NIMH’s psychoactive drug screening program will use the platform.

Hamilton Robotics and Hamilton Storage Technologies has provided the National Institute of Mental Health (NIHM) program at the University of North Carolina (UNC) at Chapel Hill with a compound storage and screening system. It provides integration of -20°C compound library storage with an automated liquid-handling platform for screening assays, according to the companies.

The system installed at UNC integrates a Hamilton active sample manager system with two Microlab Star liquid-handling workstations, one with a 96-channel head and the other with 384 channels, using the Hamilton Rack Runner robot for tube transfer.  It can store up to 100,000 compounds in 0.5 ml screw cap microtubes. It is the first installed system of its kind, according to the company.

“Many investigators send us their compounds for screening, often one or two at a time,” says Jon Evans, project manager at UNC.  “It’s especially important to us that the Hamilton system can locate and pick individual vials or tubes and deliver them to the liquid handler for the automated assays. This new integrated system will significantly increase the throughput, capacity, and accuracy of our lab.” Hamilton reportedly delivered the system within three months of the order, and a factory acceptance was successfully completed immediately prior to delivery.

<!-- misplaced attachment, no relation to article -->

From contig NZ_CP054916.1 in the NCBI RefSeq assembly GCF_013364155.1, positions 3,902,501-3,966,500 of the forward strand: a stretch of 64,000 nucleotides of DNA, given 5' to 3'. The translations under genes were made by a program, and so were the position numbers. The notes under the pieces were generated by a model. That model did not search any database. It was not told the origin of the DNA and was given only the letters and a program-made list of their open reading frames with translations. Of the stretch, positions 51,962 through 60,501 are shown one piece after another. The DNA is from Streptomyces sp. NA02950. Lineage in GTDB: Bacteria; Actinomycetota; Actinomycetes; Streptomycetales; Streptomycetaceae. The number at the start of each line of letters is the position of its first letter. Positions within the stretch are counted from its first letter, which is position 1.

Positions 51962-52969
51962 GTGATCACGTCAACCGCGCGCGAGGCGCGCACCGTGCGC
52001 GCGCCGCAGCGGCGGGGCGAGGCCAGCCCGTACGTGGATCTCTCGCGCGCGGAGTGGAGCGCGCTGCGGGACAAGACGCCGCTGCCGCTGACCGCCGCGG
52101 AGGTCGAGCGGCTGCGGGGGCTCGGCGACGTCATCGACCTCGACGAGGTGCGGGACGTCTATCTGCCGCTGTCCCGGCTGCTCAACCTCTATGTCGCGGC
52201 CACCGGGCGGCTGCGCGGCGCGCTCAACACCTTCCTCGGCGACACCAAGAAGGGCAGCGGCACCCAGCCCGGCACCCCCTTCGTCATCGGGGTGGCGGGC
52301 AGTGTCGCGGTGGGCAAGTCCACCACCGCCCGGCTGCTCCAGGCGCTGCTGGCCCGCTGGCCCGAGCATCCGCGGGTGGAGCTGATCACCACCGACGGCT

The system will be leveraged by the NIMH Psychoactive Drug Screening Program at the UNC department of pharmacology and the division of medicinal chemistry.  The program provides screening services to academic investigators, focusing on central nervous system receptors. 

“This new integrated system will significantly increase the throughput, capacity, and accuracy of our lab,” remarks Jon Evans, project manager at UNC.  “It will allow us to do different kinds of assays and will provide complete chain of custody documentation.”

Matt Hamilton, vp for Hamilton Storage Technologies, adds “The NIMH-funded screening center at UNC will be able to reduce assay time requirements by as much as 75 percent and to run assays unattended. This installation is a perfect example of how we can bring our liquid handling workstations and automated storage systems together and integrate them seamlessly.”

Previous articleCaffeine Boosts Lentivirus Production for Gene-Delivery Applications
Next articleRoche to Assess Cerep’s BioPrint Database and Pharmaco-Informatics Tools